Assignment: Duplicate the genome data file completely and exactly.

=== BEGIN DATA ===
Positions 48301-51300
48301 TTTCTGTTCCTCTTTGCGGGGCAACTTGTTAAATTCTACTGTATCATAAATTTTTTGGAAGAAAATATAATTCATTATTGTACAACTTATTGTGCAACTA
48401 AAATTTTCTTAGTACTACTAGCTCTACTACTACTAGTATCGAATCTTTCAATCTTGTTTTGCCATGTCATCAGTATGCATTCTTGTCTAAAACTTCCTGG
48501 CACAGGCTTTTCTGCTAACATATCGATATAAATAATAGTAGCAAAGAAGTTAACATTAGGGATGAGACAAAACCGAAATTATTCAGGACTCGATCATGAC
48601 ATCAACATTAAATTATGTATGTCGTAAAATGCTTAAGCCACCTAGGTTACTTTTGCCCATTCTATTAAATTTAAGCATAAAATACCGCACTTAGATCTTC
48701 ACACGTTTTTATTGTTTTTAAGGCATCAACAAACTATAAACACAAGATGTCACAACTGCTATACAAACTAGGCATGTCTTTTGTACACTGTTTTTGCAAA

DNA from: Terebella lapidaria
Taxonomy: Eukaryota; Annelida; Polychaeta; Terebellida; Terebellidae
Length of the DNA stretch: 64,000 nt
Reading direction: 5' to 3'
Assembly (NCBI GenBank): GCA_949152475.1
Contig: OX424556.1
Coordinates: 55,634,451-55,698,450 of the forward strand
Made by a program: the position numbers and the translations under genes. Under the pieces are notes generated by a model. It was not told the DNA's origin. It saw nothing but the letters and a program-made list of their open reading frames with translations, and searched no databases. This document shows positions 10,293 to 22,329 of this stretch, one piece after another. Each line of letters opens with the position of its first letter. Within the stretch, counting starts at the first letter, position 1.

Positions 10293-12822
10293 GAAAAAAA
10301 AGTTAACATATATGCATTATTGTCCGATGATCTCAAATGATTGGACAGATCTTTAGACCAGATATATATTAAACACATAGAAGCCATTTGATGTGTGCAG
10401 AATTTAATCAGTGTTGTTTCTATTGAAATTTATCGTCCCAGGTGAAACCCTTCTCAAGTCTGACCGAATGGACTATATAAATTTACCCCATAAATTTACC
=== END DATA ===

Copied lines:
Positions 48301-51300
48301 TTTCTGTTCCTCTTTGCGGGGCAACTTGTTAAATTCTACTGTATCATAAATTTTTTGGAAGAAAATATAATTCATTATTGTACAACTTATTGTGCAACTA
48401 AAATTTTCTTAGTACTACTAGCTCTACTACTACTAGTATCGAATCTTTCAATCTTGTTTTGCCATGTCATCAGTATGCATTCTTGTCTAAAACTTCCTGG
48501 CACAGGCTTTTCTGCTAACATATCGATATAAATAATAGTAGCAAAGAAGTTAACATTAGGGATGAGACAAAACCGAAATTATTCAGGACTCGATCATGAC
48601 ATCAACATTAAATTATGTATGTCGTAAAATGCTTAAGCCACCTAGGTTACTTTTGCCCATTCTATTAAATTTAAGCATAAAATACCGCACTTAGATCTTC
48701 ACACGTTTTTATTGTTTTTAAGGCATCAACAAACTATAAACACAAGATGTCACAACTGCTATACAAACTAGGCATGTCTTTTGTACACTGTTTTTGCAAA

DNA from: Terebella lapidaria
Taxonomy: Eukaryota; Annelida; Polychaeta; Terebellida; Terebellidae
Length of the DNA stretch: 64,000 nt
Reading direction: 5' to 3'
Assembly (NCBI GenBank): GCA_949152475.1
Contig: OX424556.1
Coordinates: 55,634,451-55,698,450 of the forward strand
Made by a program: the position numbers and the translations under genes. Under the pieces are notes generated by a model. It was not told the DNA's origin. It saw nothing but the letters and a program-made list of their open reading frames with translations, and searched no databases. This document shows positions 10,293 to 22,329 of this stretch, one piece after another. Each line of letters opens with the position of its first letter. Within the stretch, counting starts at the first letter, position 1.

Positions 10293-12822
10293 GAAAAAAA
10301 AGTTAACATATATGCATTATTGTCCGATGATCTCAAATGATTGGACAGATCTTTAGACCAGATATATATTAAACACATAGAAGCCATTTGATGTGTGCAG
10401 AATTTAATCAGTGTTGTTTCTATTGAAATTTATCGTCCCAGGTGAAACCCTTCTCAAGTCTGACCGAATGGACTATATAAATTTACCCCATAAATTTACC